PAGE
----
25 July 2005 - by Professor Allan Pacey 
The eighth child of Charlie Chaplin was born when he was 73 and as far as we know has lived a healthy life. However, whilst most men remain fertile into their old age, it has long been recognised that to father children later in life increases the risk of their...
21 July 2005 - by BioNews 
The risk of having a child born with certain congenital problems may increase with the father's age, US and Danish researchers say. In a study of over 70,000 births, published online in the journal Human Reproduction, they report that the risk of Down syndrome and other conditions begins to increase...
8 July 2005 - by Professor Guido Pennings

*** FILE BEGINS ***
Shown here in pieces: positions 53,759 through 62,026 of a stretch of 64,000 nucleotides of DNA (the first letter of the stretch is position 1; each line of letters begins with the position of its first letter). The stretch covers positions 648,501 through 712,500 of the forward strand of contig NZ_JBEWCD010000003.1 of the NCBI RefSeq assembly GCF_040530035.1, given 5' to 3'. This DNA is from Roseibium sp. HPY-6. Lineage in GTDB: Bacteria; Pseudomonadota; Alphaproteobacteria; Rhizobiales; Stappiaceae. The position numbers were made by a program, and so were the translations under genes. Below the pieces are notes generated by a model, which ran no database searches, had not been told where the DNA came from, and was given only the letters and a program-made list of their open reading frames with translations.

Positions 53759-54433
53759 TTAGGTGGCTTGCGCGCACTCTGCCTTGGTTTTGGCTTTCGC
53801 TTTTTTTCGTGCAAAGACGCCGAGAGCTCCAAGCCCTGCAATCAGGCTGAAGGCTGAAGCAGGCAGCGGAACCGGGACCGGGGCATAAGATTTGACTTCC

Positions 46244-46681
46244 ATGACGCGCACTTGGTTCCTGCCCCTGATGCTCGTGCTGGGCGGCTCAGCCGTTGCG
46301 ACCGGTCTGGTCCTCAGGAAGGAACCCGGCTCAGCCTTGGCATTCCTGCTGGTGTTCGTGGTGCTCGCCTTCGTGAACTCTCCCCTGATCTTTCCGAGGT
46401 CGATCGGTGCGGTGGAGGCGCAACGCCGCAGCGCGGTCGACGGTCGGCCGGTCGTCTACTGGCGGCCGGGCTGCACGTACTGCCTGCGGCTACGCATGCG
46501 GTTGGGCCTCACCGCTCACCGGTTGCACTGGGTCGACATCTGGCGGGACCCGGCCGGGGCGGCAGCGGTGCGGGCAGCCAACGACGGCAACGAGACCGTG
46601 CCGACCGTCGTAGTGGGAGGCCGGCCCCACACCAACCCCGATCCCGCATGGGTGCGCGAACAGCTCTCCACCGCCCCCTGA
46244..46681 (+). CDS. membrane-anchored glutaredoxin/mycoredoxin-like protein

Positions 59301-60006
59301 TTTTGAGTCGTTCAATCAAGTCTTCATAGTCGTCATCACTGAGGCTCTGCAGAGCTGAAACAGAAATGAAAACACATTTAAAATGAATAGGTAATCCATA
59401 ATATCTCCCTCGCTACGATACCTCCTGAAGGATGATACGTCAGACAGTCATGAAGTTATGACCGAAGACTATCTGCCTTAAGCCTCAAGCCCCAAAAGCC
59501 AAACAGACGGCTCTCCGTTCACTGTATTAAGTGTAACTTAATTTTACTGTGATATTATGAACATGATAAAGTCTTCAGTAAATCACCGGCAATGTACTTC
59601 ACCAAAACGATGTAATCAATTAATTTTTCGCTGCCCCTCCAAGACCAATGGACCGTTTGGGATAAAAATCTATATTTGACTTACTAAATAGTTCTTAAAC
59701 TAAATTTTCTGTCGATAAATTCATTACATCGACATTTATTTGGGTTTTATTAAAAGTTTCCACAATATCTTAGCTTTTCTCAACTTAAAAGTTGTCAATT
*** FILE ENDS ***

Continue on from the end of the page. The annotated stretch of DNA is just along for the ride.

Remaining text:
The abolition of gamete donor anonymity has led to a greater shortage of candidate donors (including sperm donors) in several countries. All kinds of solutions have been proposed, including increased payment. Another solution, namely egg sharing, has been criticised by some as morally dubious. In the meantime, as the SEED...
4 July 2005 - by BioNews 
Critics of a UK campaign to encourage more people to donate eggs and sperm say that each new sperm donor recruited so far has cost the Government £ 6,250, the Daily Telegraph reports. From January to May, the £300,000 'Give Life, Give Hope' campaign has resulted in 486 calls to the...